We caught up with Nicola to find out what it’s really like living with ADHD, her concerns about misdiagnosis and more about her mission for bringing social equality to her local community…
For those of us who don’t have ADHD, how would you describe what it’s like?
Chaos inside my head, with non-stop invasive thoughts – many of which are very negative and self-destructive. I’m twitchy and never still, always fiddling with something; my hair, feet, phone or anything to hand. It can feel exciting and exhilarating and the speed of ideas and thoughts can be a gift, too.
I’m always on the go. I’m never able to chill out and I live by the adage that a change is as good as a rest, because ADHDers really struggle to rest. Burnout can be a real problem, collapsing with exhaustion caused by trying to fit into a neurotypical world.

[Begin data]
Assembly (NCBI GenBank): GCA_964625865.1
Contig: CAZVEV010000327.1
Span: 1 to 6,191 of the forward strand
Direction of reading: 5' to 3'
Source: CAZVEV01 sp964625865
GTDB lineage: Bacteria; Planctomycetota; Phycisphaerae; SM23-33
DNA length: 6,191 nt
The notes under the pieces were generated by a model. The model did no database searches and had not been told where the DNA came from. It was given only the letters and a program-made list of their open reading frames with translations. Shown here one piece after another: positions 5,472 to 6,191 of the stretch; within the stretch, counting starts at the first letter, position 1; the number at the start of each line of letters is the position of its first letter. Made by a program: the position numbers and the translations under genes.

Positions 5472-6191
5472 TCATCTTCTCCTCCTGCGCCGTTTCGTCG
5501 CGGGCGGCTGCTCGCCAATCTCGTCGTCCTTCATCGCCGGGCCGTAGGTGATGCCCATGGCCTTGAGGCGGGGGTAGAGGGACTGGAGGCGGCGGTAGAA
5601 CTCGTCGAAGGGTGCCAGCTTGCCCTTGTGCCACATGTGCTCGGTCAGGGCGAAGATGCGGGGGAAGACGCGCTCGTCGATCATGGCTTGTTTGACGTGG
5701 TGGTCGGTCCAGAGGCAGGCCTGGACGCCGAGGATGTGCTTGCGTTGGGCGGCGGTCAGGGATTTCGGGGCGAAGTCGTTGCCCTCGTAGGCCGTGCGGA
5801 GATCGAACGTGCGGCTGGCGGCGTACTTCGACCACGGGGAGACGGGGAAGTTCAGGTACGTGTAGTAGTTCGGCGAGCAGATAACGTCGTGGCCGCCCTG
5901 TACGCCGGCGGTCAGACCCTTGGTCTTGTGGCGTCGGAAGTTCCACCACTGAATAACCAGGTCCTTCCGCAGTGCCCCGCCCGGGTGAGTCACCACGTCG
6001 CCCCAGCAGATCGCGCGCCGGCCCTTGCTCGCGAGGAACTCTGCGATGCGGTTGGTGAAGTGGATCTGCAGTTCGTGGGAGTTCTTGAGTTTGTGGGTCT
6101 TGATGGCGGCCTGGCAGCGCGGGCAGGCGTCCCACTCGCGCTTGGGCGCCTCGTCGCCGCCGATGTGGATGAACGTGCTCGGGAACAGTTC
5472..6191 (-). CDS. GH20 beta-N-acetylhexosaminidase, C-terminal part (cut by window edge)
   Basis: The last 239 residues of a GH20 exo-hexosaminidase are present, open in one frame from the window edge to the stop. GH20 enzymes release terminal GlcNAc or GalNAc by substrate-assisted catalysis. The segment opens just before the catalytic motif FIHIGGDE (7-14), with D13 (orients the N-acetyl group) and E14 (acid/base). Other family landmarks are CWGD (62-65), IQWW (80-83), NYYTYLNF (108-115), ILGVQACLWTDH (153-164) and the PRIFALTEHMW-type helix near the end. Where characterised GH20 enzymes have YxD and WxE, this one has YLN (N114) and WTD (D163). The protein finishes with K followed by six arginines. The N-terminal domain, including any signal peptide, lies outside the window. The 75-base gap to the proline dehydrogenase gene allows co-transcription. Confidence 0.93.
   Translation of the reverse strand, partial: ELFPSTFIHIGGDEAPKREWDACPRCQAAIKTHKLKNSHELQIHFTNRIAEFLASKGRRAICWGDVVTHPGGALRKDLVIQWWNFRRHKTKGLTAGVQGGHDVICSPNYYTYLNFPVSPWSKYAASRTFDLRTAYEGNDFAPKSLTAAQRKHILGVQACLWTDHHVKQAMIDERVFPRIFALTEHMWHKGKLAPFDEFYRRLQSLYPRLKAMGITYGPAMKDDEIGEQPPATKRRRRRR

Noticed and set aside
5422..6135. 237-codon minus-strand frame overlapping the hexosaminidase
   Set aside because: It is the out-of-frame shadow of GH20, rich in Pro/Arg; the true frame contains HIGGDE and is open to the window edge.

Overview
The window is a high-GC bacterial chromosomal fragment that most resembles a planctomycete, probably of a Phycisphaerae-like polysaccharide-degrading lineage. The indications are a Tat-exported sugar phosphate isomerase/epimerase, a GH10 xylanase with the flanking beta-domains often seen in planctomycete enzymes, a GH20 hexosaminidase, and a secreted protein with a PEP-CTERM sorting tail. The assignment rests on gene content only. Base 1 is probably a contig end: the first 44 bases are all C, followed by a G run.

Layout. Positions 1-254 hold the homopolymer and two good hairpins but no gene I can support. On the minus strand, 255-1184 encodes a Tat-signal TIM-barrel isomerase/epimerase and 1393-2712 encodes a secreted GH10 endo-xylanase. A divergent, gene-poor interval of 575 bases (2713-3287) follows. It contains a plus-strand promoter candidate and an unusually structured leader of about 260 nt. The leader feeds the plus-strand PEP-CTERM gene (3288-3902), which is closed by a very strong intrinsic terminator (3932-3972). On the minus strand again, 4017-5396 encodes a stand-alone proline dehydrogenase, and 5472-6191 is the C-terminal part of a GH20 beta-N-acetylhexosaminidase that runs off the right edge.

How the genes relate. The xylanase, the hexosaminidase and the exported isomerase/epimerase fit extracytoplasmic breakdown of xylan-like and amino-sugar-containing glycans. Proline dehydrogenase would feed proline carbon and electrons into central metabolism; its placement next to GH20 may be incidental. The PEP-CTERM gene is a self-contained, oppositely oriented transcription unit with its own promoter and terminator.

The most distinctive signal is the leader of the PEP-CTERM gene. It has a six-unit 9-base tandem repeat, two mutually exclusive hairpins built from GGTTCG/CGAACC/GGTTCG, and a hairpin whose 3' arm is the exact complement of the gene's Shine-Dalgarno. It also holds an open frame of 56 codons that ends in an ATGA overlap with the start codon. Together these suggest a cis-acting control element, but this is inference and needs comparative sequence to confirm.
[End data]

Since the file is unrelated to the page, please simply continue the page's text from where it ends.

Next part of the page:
I’m always second-guessing everything I say and do. Also, the RSD (rejection sensitivity disorder) means that self-confidence and self-belief can be a huge issue.
What’s the most challenging part of having ADHD?
Mainly trying to accept who I am and learn that I’m good enough. ADHD is a terrible name for our neurodiversity. Attention deficit/hyperactivity disorder is simply not accurate. We have loads of attention for the things and people we love. We aren’t always outwardly hyperactive (but are in our heads!) and I don’t consider my life to be a ‘disorder’. How awful is that?
How do you overcome the stereotypes people associate with ADHD?
The ‘bossy’, ‘talkative’, ‘overly emotional’ and ‘loud’ labels are lifelong. ADHD for females presents differently. We aren’t six-year-old boys constantly charging around a room. Having a diagnosis helps awareness of the ADHD traits and how they manifest in my character and my medication has been life changing.